Varvara Bolenkova’s house is made from wood, glass, and metal and has a mosaic-like facade. Nestled into the nearby forest, it features a ground floor swimming pool that is fed by an adjacent waterfall. Its living rooms are contained within a raised first floor, beneath a roof that is open all year except during winter. “You have never seen a house like this before,” says the Belarusian architect, who is five years old. “It’s a nice place to relax when you are on school vacation or a trip with your parents.”
Colourful Pool House, Bolenkova’s creation, is one among dozens of projects created by the students of Minsk’s Architectural Thinking School for Children and featured in HOUSEDOMDOM, the first publication produced by the school’s directors Elena Karpilova and Alexander Novikov since its founding in 2016. Frustrated by the lack of creative pedagogy for the arts in Minsk, as well as the restrictive, profit-driven architecture industry, Novikov and Karpilova sought to share the knowledge of their tight knit creative community with a new generation. “I was doing some workshops for children in a private school in the summer 2016. I had carte blanche, and I thought, ‘Why not try to do something with architecture?’” explains Karpilova, who has a background in art history. “I saw great potential in these art classes, not just to do with drawing on paper but to make something interdisciplinary, connected to architecture or cinema.”
The duo quickly designed a three-year curriculum and by autumn 2016, 48 students had enrolled as part of the first cohort of the Architecture Thinking School. As the name suggests, rather than a purely architectural education, the school promotes cross-disciplinary thinking across different fields, including contemporary art, journalism, graphic design, biology, and psychology. The students, who are aged between five and 15, and attend the private classes alongside their regular education, make books, films, maps, and buildings while engaging with their surroundings in Minsk. One project saw the students conducting sociological research on the structure, transport and architecture of Minsk to produce an interactive map depicting the future of the Belarussian capital.
The projects featured in HOUSEDOMDOM are more typically architectural. They depict studies for single-family homes and apartment buildings, complete with rigorously detailed plan, section, and facade perspectives. These projects are then presented alongside historical examples of avant-garde architecture, creating moments of comparison which elevate the childrens’ creativity and design sensitivity. “With this book we proved that children are geniuses,” explains Novikov, who previously worked as an architect for major firms in Moscow. “You can have a Rem Koolhaas project and then a six-year-old’s project together, and they are explaining the same idea, or they have one philosophy.”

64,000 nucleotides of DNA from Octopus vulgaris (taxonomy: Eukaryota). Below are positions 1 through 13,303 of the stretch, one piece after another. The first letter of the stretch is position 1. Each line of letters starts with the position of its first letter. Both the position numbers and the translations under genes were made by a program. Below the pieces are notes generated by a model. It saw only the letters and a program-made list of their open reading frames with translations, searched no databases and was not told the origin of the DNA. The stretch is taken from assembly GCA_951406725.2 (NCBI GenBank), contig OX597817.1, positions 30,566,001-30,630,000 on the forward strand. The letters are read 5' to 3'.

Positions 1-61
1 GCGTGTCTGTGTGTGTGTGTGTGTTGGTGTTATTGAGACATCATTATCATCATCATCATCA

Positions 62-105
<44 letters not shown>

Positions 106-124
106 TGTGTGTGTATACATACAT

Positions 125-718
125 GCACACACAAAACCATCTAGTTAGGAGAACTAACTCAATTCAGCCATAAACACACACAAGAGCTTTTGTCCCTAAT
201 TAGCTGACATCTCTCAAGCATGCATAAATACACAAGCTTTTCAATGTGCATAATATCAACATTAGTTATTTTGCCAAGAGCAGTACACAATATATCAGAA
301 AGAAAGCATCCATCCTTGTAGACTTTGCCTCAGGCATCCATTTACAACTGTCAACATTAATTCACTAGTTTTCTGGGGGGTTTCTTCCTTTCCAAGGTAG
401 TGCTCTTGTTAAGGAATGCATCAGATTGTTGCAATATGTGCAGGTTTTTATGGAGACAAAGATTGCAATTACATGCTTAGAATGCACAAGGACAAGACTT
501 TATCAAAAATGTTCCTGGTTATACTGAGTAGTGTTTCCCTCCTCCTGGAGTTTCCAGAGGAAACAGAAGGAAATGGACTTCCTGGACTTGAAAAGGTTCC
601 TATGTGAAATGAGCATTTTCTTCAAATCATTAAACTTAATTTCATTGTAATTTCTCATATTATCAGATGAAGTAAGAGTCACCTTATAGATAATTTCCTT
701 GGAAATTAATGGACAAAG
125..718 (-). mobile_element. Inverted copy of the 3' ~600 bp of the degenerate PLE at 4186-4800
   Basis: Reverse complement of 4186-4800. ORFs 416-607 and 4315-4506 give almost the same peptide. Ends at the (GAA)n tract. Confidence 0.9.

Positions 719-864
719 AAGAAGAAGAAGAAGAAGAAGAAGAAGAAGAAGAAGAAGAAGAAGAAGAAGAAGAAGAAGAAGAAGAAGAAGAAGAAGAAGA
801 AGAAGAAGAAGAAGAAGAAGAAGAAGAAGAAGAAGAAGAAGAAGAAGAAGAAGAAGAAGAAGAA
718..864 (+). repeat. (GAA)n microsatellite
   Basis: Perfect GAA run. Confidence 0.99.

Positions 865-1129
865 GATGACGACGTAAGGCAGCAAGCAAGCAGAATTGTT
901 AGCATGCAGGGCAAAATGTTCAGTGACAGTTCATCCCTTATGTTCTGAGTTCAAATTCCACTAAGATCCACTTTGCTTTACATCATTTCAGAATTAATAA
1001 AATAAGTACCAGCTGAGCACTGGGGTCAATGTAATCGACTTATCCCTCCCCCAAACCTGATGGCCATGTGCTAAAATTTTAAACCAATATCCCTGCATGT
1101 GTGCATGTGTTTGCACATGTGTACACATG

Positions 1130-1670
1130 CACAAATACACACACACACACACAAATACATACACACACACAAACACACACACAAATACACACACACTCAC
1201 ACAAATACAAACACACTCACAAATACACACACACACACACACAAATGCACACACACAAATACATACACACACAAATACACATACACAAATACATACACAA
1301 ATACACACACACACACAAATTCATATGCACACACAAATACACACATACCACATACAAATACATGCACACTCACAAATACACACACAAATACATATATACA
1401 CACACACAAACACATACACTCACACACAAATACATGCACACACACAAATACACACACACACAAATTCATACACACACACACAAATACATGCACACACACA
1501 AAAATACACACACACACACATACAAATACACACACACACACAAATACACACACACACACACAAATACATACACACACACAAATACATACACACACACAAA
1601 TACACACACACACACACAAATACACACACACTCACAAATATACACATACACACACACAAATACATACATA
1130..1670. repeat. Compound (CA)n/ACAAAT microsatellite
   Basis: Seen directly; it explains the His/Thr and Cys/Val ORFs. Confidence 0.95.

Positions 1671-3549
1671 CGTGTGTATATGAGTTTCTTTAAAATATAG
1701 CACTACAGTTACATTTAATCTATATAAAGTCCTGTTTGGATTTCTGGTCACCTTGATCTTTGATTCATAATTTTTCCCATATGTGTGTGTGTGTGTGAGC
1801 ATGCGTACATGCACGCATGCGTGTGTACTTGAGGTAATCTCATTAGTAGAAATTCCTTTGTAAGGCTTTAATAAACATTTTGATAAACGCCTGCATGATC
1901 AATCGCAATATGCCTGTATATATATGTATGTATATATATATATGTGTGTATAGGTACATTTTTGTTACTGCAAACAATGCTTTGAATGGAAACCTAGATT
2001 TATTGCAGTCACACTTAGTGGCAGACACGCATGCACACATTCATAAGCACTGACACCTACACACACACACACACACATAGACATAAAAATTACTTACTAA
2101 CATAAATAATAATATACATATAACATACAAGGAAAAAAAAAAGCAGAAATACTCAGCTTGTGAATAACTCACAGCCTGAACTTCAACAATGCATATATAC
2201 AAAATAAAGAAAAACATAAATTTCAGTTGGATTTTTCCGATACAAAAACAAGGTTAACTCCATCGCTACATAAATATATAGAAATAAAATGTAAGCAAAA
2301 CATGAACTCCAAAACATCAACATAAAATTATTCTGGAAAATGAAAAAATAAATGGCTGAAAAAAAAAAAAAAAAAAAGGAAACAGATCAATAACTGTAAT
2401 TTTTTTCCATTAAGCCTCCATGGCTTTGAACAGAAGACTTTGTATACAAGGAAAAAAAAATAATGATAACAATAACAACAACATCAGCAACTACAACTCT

Varvara Bolenkova’s Colorful Pool House, for example, is paired with Frank Lloyd Wright’s Fallingwater project; both buildings attempt to closely integrate themselves with surrounding natural features. Or the open simplicity of the Irregular Triangle house by Arseny Zhukevich (age eight), is read next to Sou Foujimoto’s minimal masterpiece in Toyko, House NA.
That said, not all the featured projects have such direct points of comparison. Their genius, however, lies in the balance between wildly delightful architectural science fiction and pragmatic design thinking. The Fruit House by Ares Ferentsak (age nine), for example, is made out of cookies, bread, and bananas; or the Fish House by Valeria Plyshevskaya (age seven) has a tail for swimming with.
Unsurprisingly, many are designed to be environmentally sustainable: Aleksandr Shreremet’s (age 13) ECOCO is designed to resemble a baobab tree; Karolina Savvchenko’s (age 12) ECO HF will “stand for a very long time, and it will prevent the Earth from becoming polluted”; and the Snail Mobile Eco House by Sofia Prudnikova (age 10), is a 10-storey apartment building which restores the environment as it moves around Minsk.
Karpilova and Novikov see the potential of the school to influence the future of the built environment of Belarus and beyond. Rather than paying lip-service to the views of children in participatory design processes, they envision a future where children’s opinions are taken seriously. “You can make a ‘good’ kindergarten,” says Karpilova, “but for children it might not be very good if you don’t even ask them what they want.”
“I see our school as a think tank,” explains Novikov. “In recent years, children are becoming more important, people have started listening to their opinions. The first step was this book, where we said ‘children are geniuses’. Their ideas are equal to the ideas of geniuses. And the next step will be to create a sort of think tank where children will think through or solve the problems of today. I think we’ve already started to move in that direction.”
The book HOUSEDOMDOM can be purchased through the Minsk’s Architectural Thinking School for Children Facebook page.